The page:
q.975 <- quantile(Cars_Bootstrap_Results_Acc060$b1, 0.975) c(q.025, q.975) ## 2.5% 97.5% ## -8.751976 -5.670654 We are 95% confident that the average price of a new 2015 car decreases between -8.75 and -5.67 thousand dollars for each additional second it takes to accelerate from 0 to 60 mph. ### 3.6.7 Cars: Bootstrap SE CI Slope SE <- sd(Cars_Bootstrap_Results_Acc060$b1)
SE
## [1] 0.7802172

The bootstrap standard error is higher than the standard error in Acc060 line of the regression output.

Slope <- coef(Cars_M_A060)[2]
c(Slope-2*SE, Slope+2*SE)
##    Acc060    Acc060
## -8.753774 -5.632905

### 3.6.8 Cars: Bootstrap SE CI Slope (cont.)

Cars_Acc060_B_Slope_Plot  + geom_vline(xintercept=c(Slope-2*SE, Slope+2*SE), color="red") 

We are 95% confident that the the average price of a new 2015 car decreases between -8.75 and -5.63 thousand dollars for each additional second it takes to accelerate from 0 to 60 mph.

### 3.6.9 Bootstrap Percentile CI for Int. of Cars Reg. Line

q.025 <- quantile(Cars_Bootstrap_Results_Acc060$b0, 0.025) q.975 <- quantile(Cars_Bootstrap_Results_Acc060$b0, 0.975)
c(q.025, q.975)
##      2.5%     97.5%
##  76.54801 103.27401

We are 95% confident that the intercept for the regression line relating price to acceleration time is between 76.55 and 103.27 thousand dollars. This intercept does not have a meaningful interpretation in context.

q.975 <- quantile(Bears_Bootstrap_Results$b1, 0.975) c(q.025, q.975) ## 2.5% 97.5% ## 2.360746 5.970272 We are 95% confident that male bears gain between 2.36 and 5.97 pounds per month, on average. ### 3.7.8 Bootstrap SE CI for $$b_1$$ in Bears Model b1 <- coef(Bear_M_Age_Sex_Int)[2] SE <- sd(Bears_Bootstrap_Results$b1)
SE
## [1] 1.023381
c(b1-2*SE, b1+2*SE)
##      Age      Age
## 1.191375 5.284900

### 3.7.9 Bootstrap SE CI for $$b_1$$ in Bears Model

Bears_plot_b1  + geom_vline(xintercept=c(b1-2*SE, b1+2*SE), color="red") 

There is a considerable discrepancy between the percentile and standard error confidence intervals. Since the bootstrap distribution for $$b_1$$ is not symmetric, only the percentile interval is reliable.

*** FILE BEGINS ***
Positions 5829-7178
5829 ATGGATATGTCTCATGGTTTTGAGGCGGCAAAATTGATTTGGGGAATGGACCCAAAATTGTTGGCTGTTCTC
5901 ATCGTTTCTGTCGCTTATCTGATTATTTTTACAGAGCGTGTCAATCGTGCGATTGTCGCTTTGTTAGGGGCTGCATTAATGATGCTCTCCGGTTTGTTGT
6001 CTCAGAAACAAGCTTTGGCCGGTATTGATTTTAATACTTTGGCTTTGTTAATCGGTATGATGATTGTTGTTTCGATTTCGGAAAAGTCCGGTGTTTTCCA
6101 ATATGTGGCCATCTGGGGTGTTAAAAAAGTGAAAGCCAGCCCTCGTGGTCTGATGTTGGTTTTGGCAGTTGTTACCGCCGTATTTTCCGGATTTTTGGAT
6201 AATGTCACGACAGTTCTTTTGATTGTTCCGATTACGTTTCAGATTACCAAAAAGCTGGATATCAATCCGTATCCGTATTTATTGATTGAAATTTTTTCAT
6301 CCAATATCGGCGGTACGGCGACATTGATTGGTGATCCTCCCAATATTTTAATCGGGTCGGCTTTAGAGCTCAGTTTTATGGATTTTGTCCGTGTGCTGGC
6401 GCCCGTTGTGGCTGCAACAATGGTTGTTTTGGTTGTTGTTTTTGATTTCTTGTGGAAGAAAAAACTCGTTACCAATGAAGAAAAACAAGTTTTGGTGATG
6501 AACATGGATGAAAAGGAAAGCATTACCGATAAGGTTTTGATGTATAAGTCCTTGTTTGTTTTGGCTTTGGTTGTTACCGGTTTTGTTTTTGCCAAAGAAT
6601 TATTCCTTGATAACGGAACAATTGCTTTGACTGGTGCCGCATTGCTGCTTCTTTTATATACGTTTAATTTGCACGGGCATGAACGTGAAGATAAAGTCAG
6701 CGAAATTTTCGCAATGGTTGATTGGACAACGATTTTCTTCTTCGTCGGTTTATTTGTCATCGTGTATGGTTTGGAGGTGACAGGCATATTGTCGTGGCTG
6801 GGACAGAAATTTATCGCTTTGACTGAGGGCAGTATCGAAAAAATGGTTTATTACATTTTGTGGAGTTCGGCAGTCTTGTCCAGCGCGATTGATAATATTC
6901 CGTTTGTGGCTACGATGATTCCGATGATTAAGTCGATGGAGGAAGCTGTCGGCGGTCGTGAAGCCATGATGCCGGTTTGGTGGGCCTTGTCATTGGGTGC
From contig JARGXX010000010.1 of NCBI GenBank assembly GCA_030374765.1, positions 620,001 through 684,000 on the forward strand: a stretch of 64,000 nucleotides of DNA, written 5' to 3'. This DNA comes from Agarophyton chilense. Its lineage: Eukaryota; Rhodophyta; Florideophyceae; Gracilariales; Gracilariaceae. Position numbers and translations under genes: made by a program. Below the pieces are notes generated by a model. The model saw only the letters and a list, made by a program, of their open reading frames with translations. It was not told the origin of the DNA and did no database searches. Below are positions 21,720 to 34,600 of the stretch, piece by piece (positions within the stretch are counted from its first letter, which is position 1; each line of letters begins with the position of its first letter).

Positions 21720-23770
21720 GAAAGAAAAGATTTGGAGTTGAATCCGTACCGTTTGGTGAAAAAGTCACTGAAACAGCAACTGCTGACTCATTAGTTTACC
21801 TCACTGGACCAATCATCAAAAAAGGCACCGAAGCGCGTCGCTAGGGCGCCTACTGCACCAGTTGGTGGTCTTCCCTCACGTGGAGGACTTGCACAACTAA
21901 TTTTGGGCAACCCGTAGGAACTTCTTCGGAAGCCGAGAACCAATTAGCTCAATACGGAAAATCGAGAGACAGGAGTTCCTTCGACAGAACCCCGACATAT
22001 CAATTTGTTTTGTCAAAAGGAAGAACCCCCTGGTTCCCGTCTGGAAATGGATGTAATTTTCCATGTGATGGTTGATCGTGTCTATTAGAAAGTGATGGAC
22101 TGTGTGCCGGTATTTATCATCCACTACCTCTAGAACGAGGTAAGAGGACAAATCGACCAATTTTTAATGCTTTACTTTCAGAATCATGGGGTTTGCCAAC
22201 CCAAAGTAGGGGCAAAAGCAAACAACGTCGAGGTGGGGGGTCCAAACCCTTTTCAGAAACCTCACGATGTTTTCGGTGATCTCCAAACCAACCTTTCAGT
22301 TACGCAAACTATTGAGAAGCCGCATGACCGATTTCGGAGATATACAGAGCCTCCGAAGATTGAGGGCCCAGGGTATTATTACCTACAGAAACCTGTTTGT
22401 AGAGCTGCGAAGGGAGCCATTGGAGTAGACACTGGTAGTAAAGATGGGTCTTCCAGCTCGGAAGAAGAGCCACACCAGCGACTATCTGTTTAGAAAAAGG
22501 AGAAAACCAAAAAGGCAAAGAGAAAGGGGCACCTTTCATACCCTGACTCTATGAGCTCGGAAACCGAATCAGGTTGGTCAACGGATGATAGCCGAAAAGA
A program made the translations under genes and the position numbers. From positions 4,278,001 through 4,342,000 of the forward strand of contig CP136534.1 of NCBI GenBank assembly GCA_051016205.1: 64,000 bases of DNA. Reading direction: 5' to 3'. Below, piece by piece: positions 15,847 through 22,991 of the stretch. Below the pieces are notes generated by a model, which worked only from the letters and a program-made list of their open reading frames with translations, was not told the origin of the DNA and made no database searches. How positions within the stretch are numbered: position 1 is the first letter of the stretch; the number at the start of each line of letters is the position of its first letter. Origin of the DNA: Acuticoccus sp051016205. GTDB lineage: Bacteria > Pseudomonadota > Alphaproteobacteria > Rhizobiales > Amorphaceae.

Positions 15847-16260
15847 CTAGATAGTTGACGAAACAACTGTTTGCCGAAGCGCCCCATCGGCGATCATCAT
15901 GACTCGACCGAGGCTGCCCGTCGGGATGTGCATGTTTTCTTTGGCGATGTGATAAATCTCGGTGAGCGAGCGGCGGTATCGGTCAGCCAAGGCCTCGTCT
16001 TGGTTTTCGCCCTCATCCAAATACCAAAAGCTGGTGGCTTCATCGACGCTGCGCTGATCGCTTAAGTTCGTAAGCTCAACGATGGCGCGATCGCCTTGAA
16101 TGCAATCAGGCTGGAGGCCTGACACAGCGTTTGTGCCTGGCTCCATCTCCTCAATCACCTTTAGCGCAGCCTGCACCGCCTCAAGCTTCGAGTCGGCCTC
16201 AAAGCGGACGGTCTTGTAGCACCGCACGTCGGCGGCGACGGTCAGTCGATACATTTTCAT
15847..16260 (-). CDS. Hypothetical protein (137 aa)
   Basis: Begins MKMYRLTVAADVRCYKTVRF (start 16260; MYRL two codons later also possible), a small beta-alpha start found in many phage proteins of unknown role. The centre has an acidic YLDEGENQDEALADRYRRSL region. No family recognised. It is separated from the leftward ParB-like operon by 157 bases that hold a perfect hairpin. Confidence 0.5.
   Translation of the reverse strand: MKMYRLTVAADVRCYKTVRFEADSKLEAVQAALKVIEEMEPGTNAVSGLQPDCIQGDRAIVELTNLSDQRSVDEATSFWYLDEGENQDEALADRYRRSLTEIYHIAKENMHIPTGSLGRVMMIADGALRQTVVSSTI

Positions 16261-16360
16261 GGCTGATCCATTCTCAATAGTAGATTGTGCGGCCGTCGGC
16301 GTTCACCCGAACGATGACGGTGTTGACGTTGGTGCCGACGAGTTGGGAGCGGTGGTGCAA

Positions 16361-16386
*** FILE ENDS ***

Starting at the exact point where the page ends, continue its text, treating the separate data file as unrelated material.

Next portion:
### 3.7.10 Bootstrap Percentile CI for $$b_1 + b_3$$

The average weight gain per month for female bears is represented by $$b_1 + b3$$.

q.025 <- quantile(Bears_Bootstrap_Results$b1 + Bears_Bootstrap_Results$b3, 0.025)
q.975 <- quantile(Bears_Bootstrap_Results$b1 + Bears_Bootstrap_Results$b3, 0.975)
c(q.025, q.975)
##     2.5%    97.5%
## 1.399662 3.416039

We are 95% confident that female bears gain between 1.3996618 and 3.416039 pounds per month, on average.

### 3.7.11 Bootstrap Percentile CI for $$b_0 + 24b_1$$

The mean weight of all 24 month old male bears is represented by $$b_0 + 24b_1$$.

q.025 <- quantile(Bears_Bootstrap_Results$b0 + 24*Bears_Bootstrap_Results$b1, 0.025)
q.975 <- quantile(Bears_Bootstrap_Results$b0 + 24*Bears_Bootstrap_Results$b1, 0.975)
c(q.025, q.975)
##     2.5%    97.5%
## 128.6692 168.9187

We are 95% confident that the mean weight of all 24 month old bears is between 128.6692134 and 168.9186551 pounds.

### 3.7.12 Bootstrap Percentile CI for $$(b_0 + b_2) + 24(b_1+b_3)$$

The mean weight of all 24 month old female bears is represented by $$(b_0 + b_2) + 24(b_1+b_3)$$.

q.025 <- quantile(Bears_Bootstrap_Results$b0 + Bears_Bootstrap_Results$b2 +
24*(Bears_Bootstrap_Results$b1 + Bears_Bootstrap_Results$b3), 0.025)
q.975 <- quantile(Bears_Bootstrap_Results$b0 + Bears_Bootstrap_Results$b2 +
24*(Bears_Bootstrap_Results$b1 + Bears_Bootstrap_Results$b3), 0.975)
c(q.025, q.975)
##      2.5%     97.5%
##  76.04432 112.54605

### 3.7.13 Bootstrap Percentile CI for $$(b_0 + b_2) + 24(b_1+b_3)$$

We are 95% confident that the mean weight of all 24 month old female bears is between 76.0443239 and 112.5460455 pounds.